providing airspace management services. The              Provides the highest standard possible
goals and functions of CAAZ are detailed in              of airport emergency services
the Civil Aviation Act and include:                 • Air Traffic and Air Navigation Services
• Regulatory and Advisory Services                       Provides air traffic control services to
       Regulates the operations of all                   ensure a safe, orderly, and expeditious
       Zimbabwean registered aircraft                    flow of aircraft movements within the
       Regulates the aviation industry                   Zimbabwe Flight Information Region
       Licenses aircraft maintenance and flight           (ZFIR)
       personnel                                         Provides air space management
       Advises the Government of Zimbabwe                Provides air navigation equipment
       on all matters related to civil aviation.         Provides Search and Rescue (SAR)
       Ensure and enforce the maintenance of             service to aircraft in distress within the
       safety standards in relation to personnel,        Zimbabwe airspace (ZFIR).
       aerodromes, and aircraft

Civil Aviation Industry                                                     Zimbabwe Report 3
The Civil Aviation Authority has a Board of       covered by existing facilities, and what does
Directors that is appointed by the Minister of    exist is deficient. The airspace surveillance
Transport, Communications, and Infrastructural    equipment is not well maintained, and while
Development. The Board, in turn, appoints the     repairs have been carried out at Harare, work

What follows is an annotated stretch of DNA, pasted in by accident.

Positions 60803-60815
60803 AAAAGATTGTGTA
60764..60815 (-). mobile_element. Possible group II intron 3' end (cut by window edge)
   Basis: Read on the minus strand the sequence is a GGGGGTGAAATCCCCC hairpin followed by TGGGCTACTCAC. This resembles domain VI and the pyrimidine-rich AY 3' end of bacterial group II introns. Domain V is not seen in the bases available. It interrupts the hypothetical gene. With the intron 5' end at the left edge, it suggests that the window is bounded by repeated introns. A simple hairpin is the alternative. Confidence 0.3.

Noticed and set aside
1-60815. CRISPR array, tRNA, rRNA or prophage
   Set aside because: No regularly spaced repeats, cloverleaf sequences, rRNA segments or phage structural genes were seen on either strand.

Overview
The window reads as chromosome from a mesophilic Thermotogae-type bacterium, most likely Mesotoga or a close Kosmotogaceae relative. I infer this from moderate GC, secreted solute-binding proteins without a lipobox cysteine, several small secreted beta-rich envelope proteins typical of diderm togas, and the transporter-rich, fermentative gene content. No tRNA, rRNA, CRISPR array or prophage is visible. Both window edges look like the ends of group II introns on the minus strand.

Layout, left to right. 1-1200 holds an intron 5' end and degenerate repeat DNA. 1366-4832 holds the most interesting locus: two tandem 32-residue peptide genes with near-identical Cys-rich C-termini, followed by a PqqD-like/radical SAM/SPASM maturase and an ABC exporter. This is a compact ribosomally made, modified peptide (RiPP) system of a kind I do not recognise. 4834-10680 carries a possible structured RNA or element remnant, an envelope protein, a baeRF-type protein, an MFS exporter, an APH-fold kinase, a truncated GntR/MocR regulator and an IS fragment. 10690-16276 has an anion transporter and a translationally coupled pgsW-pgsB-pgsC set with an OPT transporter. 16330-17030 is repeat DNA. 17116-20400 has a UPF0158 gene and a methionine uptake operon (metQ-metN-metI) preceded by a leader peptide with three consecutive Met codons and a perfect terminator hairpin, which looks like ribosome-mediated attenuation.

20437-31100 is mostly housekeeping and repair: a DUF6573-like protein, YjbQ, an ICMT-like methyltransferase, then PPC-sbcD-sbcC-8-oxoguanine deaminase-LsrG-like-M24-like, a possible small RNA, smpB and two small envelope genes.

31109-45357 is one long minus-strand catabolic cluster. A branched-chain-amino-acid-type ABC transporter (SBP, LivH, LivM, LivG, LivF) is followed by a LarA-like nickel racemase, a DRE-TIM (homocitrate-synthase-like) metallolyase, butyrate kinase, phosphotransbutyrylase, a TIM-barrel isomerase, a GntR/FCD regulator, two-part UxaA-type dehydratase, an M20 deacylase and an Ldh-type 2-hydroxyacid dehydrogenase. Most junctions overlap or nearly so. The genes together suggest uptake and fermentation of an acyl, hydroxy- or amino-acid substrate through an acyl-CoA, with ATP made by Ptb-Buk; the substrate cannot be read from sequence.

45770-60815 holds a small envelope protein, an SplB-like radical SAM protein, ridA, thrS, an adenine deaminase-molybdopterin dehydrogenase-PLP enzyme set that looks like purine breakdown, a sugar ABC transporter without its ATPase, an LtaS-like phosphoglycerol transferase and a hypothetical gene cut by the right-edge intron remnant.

Chief Executive Officer. CAAZ’s organization       on the system at Joshua Nkomo International
structure comprises seven units: Air Navigation   Airport     (Bulawayo)       is    incomplete.
and Technical Services, Airport Development       Shortcomings in surveillance also raise
and Operations, Flight Safety and Standards,      concerns about search and rescue operations.
Air Transport Development, Finance, Human         Weather installations are inadequate, and
Resources and Administration, Corporate           broadband infrastructure is not available at
Services, and Customer Services and Public        most airports. An ongoing program of CAAZ
Relations.                                        is making progress in addressing deficiencies
                                                  in the ground to air communication system,
11.2.2 Existing Aviation Infrastructure           but much remains to be done in this area.
There are over 200 airports and aerodromes        11.2.3 Air Transport Industry
spread across the country. The CAAZ owns
and manages eleven airports in Zimbabwe           As a result of the economic problems of the
(Table 11.1). The original design capacity of     past decade and sharp decline in tourism